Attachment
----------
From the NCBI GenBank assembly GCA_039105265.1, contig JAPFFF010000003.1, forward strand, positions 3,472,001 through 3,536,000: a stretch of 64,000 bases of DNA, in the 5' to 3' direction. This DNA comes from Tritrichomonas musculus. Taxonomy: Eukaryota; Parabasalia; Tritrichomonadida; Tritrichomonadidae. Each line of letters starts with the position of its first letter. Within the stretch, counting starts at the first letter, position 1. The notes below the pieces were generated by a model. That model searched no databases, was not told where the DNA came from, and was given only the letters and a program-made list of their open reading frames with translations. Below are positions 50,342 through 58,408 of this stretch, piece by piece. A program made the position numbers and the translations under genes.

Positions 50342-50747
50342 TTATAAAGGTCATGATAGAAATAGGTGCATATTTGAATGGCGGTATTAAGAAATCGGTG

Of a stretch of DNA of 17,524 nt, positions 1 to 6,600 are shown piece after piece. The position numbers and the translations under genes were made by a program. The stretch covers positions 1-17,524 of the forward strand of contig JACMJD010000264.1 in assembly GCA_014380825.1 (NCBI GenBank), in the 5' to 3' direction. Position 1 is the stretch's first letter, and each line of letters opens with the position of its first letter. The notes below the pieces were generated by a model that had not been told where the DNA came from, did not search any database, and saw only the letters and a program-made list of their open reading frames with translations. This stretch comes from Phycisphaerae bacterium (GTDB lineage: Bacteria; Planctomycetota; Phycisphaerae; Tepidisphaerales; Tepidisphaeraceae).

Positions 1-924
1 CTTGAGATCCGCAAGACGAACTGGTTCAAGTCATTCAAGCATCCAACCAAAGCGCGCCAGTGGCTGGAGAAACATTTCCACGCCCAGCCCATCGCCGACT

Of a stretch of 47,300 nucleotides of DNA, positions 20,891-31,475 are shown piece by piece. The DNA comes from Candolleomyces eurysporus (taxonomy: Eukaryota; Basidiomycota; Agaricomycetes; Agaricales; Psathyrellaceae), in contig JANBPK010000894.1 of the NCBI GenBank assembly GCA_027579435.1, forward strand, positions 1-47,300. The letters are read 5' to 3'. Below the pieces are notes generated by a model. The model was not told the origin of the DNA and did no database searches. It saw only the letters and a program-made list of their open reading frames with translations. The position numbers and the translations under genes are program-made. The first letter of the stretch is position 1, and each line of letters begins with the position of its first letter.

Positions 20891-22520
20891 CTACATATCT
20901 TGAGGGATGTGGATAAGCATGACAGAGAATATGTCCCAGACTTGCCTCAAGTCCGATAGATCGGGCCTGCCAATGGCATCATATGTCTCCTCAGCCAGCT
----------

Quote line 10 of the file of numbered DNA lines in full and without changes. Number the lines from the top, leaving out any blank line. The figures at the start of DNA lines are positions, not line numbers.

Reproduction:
20901 TGAGGGATGTGGATAAGCATGACAGAGAATATGTCCCAGACTTGCCTCAAGTCCGATAGATCGGGCCTGCCAATGGCATCATATGTCTCCTCAGCCAGCT